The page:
Choosing and Reading Books for Children


I. Introduction

Our book shelf is full of books, some chosen by my children and some chosen by me or my oldest son. There are so many choices out there whether you go to the library or decide to buy a book that it can be overwhelming to decide which one(s) to bring home. Here are some tips on how I select books, how I set up a reading environment at home, and what reading strategies I use to engage my children in the reading experience. I will list some resources as well and add some of our favorites. Feel free to add resources and your favorites as well as what things have worked for you when reading to or with children. I have created a three additional pages. "Book Suggestions" where you can list your favorite reading selections for children, "E-Book Suggestions" where you can list favorite electronic book choices, and "Your Ideas" where you can add your thoughts regarding reading to children.

II. Selecting Books

First of all, it's important to know your child's interests when selecting a book or helping them select one. Often times my children will choose some kind of character book because it's familiar to them and I don't think there is anything wrong with that. After all, as adults, how do we select books? We don't walk up to the shelf and think, "Let's see, which topics are the least appealing to me because I want those books." In order to be excited about reading, we pick topics that interest us or subjects we can relate to; children are no different. When I choose books for my children, I look for the type of language used, quality of illustrations, and the story line involved.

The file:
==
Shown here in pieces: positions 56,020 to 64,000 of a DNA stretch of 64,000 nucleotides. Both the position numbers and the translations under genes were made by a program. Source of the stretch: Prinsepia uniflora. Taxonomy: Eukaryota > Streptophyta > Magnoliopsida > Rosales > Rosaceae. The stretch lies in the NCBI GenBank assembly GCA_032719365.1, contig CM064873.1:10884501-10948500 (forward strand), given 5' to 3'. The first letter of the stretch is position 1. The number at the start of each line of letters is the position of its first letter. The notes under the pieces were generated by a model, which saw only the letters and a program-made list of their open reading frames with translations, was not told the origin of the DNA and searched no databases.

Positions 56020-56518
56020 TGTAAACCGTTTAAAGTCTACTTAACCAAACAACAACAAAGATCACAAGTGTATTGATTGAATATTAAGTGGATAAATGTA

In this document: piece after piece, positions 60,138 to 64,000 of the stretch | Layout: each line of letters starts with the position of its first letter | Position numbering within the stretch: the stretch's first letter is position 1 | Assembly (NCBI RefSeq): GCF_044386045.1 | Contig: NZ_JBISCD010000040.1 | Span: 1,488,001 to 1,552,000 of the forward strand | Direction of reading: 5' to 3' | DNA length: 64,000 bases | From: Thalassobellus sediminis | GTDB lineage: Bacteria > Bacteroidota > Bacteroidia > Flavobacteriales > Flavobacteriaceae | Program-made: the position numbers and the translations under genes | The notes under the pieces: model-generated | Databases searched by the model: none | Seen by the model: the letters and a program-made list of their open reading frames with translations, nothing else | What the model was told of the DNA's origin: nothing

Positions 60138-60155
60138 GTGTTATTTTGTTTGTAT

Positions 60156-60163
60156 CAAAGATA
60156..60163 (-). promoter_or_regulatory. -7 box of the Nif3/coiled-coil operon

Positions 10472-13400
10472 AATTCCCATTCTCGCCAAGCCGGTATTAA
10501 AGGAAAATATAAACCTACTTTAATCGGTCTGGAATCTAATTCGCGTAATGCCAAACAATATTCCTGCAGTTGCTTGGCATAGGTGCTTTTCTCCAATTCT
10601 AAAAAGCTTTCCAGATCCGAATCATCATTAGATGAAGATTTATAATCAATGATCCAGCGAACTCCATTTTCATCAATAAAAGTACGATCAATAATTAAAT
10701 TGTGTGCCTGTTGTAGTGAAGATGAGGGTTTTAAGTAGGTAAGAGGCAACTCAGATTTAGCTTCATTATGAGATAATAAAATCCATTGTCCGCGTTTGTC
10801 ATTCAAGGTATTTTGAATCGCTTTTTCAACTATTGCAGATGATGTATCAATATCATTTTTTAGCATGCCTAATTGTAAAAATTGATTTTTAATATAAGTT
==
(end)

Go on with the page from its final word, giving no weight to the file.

A. Type of Language Used

What I look at when I preview books is how difficult the language is and if it's a rhyming or non-rhyming book. I like to have a good mix of books where some are early reading books that my children can read independently or with a little help and other books such as chapter books that are read by me over time. Repetitive language can really help those early readers predict words and get familiar with a story. (That way when I get tired of reading it, I can ask them to read to me. Grin.)

B. Quality of Illustrations

I pick books that have illustrations that support the text, except in the case of chapter books where there are either no pictures or only a few of them. What qualifies as a "good" illustration to me might be very different than what someone else considers a "good" illustration, but I choose books that have clear illustrations with distinct lines and shapes.

C. Story Line

Here again, I like to have a mix of different types of stories. There are books with a moral basis, which I tend to really like, and there are stories that are just funny. I find that most of the books we have entertain as well as inform us. The messages in the books go from subtle to obvious and I think it's important for children to be exposed to both.

III. Creating the Reading Environment

Setting up the environment is just as important as selecting what you read. Here are some suggestions on creating your reading environment.
  • Eliminate distractions by turning off the television and selecting a quiet place for reading. There are adults who can read in a noisy environment and some who cannot, but for children, I recommend that the reading environment in your home be as distraction free as possible.